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U.S. prosecutors allege assassination plot of Sikh separatist directed by Indian government employee

By Ellen Nakashima, Gerry Shih and Amanda Coletta Washington Post

An Indian government employee who described himself as a “senior field officer” responsible for intelligence ordered the assassination of a Sikh separatist in New York City in May, U.S. prosecutors alleged Wednesday. The court filing heightens scrutiny of India’s spy services following similar allegations made by Canadian authorities in September.

The government employee, who was not named in the indictment filed in a federal court in Manhattan, recruited an Indian national named Nikhil Gupta to hire a hit man to carry out the assassination, which was foiled by U.S. authorities, according to prosecutors.

The court filing did not name the victim, but senior Biden administration officials say the target was Gurpatwant Singh Pannun, general counsel for the New York-based Sikhs for Justice, a group that advocates the creation of an independent Sikh state called Khalistan within India.

The scheme was foiled in June by the Drug Enforcement Administration, according to people familiar with the matter, who spoke on the condition of anonymity because of the matter’s sensitivity.

The alleged link between the Indian government and the assassination attempt on U.S. soil threatens to strain ties between the countries and prompted the Biden administration to dispatch its top two intelligence officials to New Delhi to demand the Indian government investigate and hold to account those responsible, senior administration officials said.

CIA Director William J. Burns flew to India in August and Director of National Intelligence Avril Haines followed in October, said the officials, who like others interviewed for this story spoke on the condition of anonymity because of the matter’s sensitivity.

The Justice Department said Wednesday that the unnamed Indian government employee agreed, in a deal brokered by Gupta, to pay $100,000 to a purported hit man who was in fact an undercover U.S. law enforcement officer. On June 19, one day after Sikh separatist Hardeep Singh Nijjar was assassinated in Canada, Gupta told the purported hit man to proceed with the New York murder, explaining that both Sikhs were on the same list of targets, U.S. prosecutors said.

In a bombshell announcement in September, Canadian Prime Minister Justin Trudeau said there were “credible allegations” that New Delhi was behind the killing. U.S. law enforcement is working closely with counterparts in Canada on both matters, officials said.

The charges against Gupta, who was arrested in the Czech Republic in late June pending extradition to the United States, build on a bare-bones indictment, filed in mid-June and unsealed in July. That filing alleged that Gupta coordinated a $15,000 advance payment to the purported hit man’s associate.

The thwarting of the assassination attempt and existence of an indictment was first reported by the Financial Times.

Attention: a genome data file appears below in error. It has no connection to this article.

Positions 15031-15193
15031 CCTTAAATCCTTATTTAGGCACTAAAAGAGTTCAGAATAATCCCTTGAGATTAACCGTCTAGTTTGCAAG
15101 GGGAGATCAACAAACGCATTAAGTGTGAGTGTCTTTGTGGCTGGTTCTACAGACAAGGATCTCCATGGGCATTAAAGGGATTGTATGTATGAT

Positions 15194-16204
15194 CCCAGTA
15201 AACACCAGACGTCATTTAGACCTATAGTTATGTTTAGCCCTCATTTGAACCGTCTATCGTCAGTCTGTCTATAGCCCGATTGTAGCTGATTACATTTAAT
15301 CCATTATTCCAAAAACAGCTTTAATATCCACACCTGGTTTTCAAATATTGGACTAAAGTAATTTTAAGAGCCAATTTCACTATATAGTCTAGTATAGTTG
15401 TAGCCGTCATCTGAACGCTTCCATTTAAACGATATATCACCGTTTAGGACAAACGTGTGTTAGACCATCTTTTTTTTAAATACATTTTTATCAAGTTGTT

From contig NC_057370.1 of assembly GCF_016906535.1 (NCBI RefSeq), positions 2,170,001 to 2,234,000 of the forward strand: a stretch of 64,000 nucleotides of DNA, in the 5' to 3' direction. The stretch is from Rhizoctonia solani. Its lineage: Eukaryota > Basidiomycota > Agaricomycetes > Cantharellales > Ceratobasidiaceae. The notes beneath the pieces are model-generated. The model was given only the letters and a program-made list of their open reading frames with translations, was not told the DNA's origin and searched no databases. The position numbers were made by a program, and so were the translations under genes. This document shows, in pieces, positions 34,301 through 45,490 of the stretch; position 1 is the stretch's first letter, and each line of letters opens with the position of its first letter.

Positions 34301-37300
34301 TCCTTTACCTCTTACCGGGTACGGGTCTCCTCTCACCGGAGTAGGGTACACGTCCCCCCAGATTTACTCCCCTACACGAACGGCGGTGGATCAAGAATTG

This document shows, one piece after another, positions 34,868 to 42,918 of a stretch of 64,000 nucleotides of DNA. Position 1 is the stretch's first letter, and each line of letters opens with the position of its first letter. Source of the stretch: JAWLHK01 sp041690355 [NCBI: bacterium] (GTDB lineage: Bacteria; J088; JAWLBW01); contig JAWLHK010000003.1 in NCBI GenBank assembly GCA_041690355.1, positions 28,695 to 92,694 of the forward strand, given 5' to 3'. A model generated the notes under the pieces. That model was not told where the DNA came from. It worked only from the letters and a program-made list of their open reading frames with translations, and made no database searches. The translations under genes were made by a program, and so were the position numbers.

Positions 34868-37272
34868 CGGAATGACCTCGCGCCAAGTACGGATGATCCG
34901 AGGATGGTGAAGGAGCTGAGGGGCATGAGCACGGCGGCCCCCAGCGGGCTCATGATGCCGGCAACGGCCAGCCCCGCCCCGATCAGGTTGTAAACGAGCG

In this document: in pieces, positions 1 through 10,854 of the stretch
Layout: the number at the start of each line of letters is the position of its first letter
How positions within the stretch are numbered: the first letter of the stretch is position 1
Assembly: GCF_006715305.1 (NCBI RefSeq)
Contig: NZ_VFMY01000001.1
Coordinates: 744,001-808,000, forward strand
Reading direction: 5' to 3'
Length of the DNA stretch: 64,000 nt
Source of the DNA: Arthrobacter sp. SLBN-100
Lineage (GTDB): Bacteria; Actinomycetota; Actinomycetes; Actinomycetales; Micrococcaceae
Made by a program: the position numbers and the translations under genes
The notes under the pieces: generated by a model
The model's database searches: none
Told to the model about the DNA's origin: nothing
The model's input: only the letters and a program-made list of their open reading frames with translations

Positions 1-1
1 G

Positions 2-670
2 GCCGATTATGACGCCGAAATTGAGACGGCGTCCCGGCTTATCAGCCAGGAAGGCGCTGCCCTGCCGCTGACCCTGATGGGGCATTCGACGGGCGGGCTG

The indictment contains chilling details, alleging that the Indian government employee and Gupta had a sweeping plan to kill “so many targets,” as Gupta put it, in Canada and the United States. The operations would be directed from India. Besides the target in New York, at least one other was in California and three were in Canada, according to the filing.

Prosecutors reference the killing of Nijjar in Canada. On June 12, on a call with a DEA informant, Gupta stated that there was a “big target” in Canada, the indictment says. On June 18, masked gunmen murdered Nijjar outside a Sikh temple in British Columbia, the indictment noted.

“Later that evening, just hours after the Nijjar murder, [the Indian government employee] sent Gupta a video clip that showed Nijjar’s bloody body slumped in his vehicle,” it stated.

Gupta replied “that he wished he had personally conducted the killing,” the indictment said.

On June 20, according to prosecutors, the government employee texted Gupta that carrying out the New York assassination was a “priority now.”

But the men were careful to ensure that any assassination not be carried out during the period in June when Indian Prime Minister Narendra Modi was in the United States for a state visit hosted by President Biden, according to the indictment. Gupta instructed the informant that “we need to calm down everything [for] 10 days,” which included Modi’s time in New York and Washington D.C., it said.

Given the New York target’s public profile as an activist, the indictment said, “there could be protests in the wake of his death, which could lead to ‘political things,’ referring to geopolitical fallout.”

The administration learned of the foiled plot in late July, triggering a concerted effort to raise the matter with senior Indian government officials. In early August, national security adviser Jake Sullivan brought his concerns to his counterpart, Ajit Doval, in person during a meeting in another country in the region.

“He underscored that India needed to investigate [the plot] and hold those responsible, accountable, and that the United States needed an assurance that this would not happen again,” said a senior administration official.

Within a week of Sullivan’s meeting, Burns flew to India to deliver the same message to his counterpart, Ravi Sinha. President Biden himself, in a meeting with Prime Minister Narendra Modi at the Group of 20 summit in September, stressed the seriousness of the issue “and the potential repercussions for the bilateral relationship were similar threats to persist,” the official said.

Secretary of State Antony Blinken and Sullivan raised the issue again when Minister of External Affairs S. Jaishankar visited Washington in September after attending the U.N. General Assembly. And in October, Haines went to India to share information about the plot with the government to aid its probe, officials said.

“Indian counterparts expressed surprise and concern” when confronted by the allegations, National Security Council spokeswoman Adrienne Watson said last week, when the news of the foiled plan broke. “They stated that activity of this nature was not their policy.”